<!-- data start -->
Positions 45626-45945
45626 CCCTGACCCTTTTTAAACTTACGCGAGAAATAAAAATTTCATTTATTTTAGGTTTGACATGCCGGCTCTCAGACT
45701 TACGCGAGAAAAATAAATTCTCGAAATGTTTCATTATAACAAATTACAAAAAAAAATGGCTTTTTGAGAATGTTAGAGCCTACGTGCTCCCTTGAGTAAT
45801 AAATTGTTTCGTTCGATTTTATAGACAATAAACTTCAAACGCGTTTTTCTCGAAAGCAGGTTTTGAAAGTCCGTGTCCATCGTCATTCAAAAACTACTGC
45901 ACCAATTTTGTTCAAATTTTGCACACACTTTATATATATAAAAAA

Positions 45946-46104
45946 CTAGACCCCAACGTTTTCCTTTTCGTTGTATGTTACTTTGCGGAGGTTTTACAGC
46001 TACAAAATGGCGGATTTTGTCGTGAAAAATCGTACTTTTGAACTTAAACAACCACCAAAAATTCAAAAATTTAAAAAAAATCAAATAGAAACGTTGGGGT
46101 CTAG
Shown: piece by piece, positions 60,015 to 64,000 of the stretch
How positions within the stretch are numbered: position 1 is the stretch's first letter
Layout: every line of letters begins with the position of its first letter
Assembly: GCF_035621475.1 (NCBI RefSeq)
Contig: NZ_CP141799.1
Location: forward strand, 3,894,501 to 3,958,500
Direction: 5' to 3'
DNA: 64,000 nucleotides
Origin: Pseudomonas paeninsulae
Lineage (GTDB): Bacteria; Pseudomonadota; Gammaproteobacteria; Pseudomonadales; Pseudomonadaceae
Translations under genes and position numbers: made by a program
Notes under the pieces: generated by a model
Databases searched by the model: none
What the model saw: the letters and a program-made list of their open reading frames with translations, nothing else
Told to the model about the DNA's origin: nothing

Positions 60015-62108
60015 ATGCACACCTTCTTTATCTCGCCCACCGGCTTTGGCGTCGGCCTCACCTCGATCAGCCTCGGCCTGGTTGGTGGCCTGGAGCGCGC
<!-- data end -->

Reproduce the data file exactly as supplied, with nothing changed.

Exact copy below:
Positions 45626-45945
45626 CCCTGACCCTTTTTAAACTTACGCGAGAAATAAAAATTTCATTTATTTTAGGTTTGACATGCCGGCTCTCAGACT
45701 TACGCGAGAAAAATAAATTCTCGAAATGTTTCATTATAACAAATTACAAAAAAAAATGGCTTTTTGAGAATGTTAGAGCCTACGTGCTCCCTTGAGTAAT
45801 AAATTGTTTCGTTCGATTTTATAGACAATAAACTTCAAACGCGTTTTTCTCGAAAGCAGGTTTTGAAAGTCCGTGTCCATCGTCATTCAAAAACTACTGC
45901 ACCAATTTTGTTCAAATTTTGCACACACTTTATATATATAAAAAA

Positions 45946-46104
45946 CTAGACCCCAACGTTTTCCTTTTCGTTGTATGTTACTTTGCGGAGGTTTTACAGC
46001 TACAAAATGGCGGATTTTGTCGTGAAAAATCGTACTTTTGAACTTAAACAACCACCAAAAATTCAAAAATTTAAAAAAAATCAAATAGAAACGTTGGGGT
46101 CTAG
Shown: piece by piece, positions 60,015 to 64,000 of the stretch
How positions within the stretch are numbered: position 1 is the stretch's first letter
Layout: every line of letters begins with the position of its first letter
Assembly: GCF_035621475.1 (NCBI RefSeq)
Contig: NZ_CP141799.1
Location: forward strand, 3,894,501 to 3,958,500
Direction: 5' to 3'
DNA: 64,000 nucleotides
Origin: Pseudomonas paeninsulae
Lineage (GTDB): Bacteria; Pseudomonadota; Gammaproteobacteria; Pseudomonadales; Pseudomonadaceae
Translations under genes and position numbers: made by a program
Notes under the pieces: generated by a model
Databases searched by the model: none
What the model saw: the letters and a program-made list of their open reading frames with translations, nothing else
Told to the model about the DNA's origin: nothing

Positions 60015-62108
60015 ATGCACACCTTCTTTATCTCGCCCACCGGCTTTGGCGTCGGCCTCACCTCGATCAGCCTCGGCCTGGTTGGTGGCCTGGAGCGCGC